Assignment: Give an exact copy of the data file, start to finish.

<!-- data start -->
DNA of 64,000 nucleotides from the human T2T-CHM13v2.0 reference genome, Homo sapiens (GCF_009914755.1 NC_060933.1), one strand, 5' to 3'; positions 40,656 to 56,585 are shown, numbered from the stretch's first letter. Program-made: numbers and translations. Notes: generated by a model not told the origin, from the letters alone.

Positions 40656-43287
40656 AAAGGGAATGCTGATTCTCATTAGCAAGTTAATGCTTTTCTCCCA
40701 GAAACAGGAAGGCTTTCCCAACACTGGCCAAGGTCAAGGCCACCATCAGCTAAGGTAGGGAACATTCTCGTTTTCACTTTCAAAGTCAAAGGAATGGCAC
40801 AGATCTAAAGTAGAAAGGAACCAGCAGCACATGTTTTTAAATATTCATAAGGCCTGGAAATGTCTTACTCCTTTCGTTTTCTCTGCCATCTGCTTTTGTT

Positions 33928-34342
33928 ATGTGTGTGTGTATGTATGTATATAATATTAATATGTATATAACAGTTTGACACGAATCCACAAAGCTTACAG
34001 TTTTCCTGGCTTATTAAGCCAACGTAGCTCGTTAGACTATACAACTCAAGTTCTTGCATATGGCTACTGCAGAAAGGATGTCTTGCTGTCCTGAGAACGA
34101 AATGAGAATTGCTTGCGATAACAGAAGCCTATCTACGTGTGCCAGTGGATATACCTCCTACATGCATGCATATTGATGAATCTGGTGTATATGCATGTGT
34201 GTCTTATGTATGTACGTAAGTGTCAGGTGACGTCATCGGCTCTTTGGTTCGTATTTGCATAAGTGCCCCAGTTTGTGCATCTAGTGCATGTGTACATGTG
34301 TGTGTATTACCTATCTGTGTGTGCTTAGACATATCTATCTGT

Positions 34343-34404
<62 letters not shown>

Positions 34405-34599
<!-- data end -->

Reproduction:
DNA of 64,000 nucleotides from the human T2T-CHM13v2.0 reference genome, Homo sapiens (GCF_009914755.1 NC_060933.1), one strand, 5' to 3'; positions 40,656 to 56,585 are shown, numbered from the stretch's first letter. Program-made: numbers and translations. Notes: generated by a model not told the origin, from the letters alone.

Positions 40656-43287
40656 AAAGGGAATGCTGATTCTCATTAGCAAGTTAATGCTTTTCTCCCA
40701 GAAACAGGAAGGCTTTCCCAACACTGGCCAAGGTCAAGGCCACCATCAGCTAAGGTAGGGAACATTCTCGTTTTCACTTTCAAAGTCAAAGGAATGGCAC
40801 AGATCTAAAGTAGAAAGGAACCAGCAGCACATGTTTTTAAATATTCATAAGGCCTGGAAATGTCTTACTCCTTTCGTTTTCTCTGCCATCTGCTTTTGTT

Positions 33928-34342
33928 ATGTGTGTGTGTATGTATGTATATAATATTAATATGTATATAACAGTTTGACACGAATCCACAAAGCTTACAG
34001 TTTTCCTGGCTTATTAAGCCAACGTAGCTCGTTAGACTATACAACTCAAGTTCTTGCATATGGCTACTGCAGAAAGGATGTCTTGCTGTCCTGAGAACGA
34101 AATGAGAATTGCTTGCGATAACAGAAGCCTATCTACGTGTGCCAGTGGATATACCTCCTACATGCATGCATATTGATGAATCTGGTGTATATGCATGTGT
34201 GTCTTATGTATGTACGTAAGTGTCAGGTGACGTCATCGGCTCTTTGGTTCGTATTTGCATAAGTGCCCCAGTTTGTGCATCTAGTGCATGTGTACATGTG
34301 TGTGTATTACCTATCTGTGTGTGCTTAGACATATCTATCTGT

Positions 34343-34404
<62 letters not shown>

Positions 34405-34599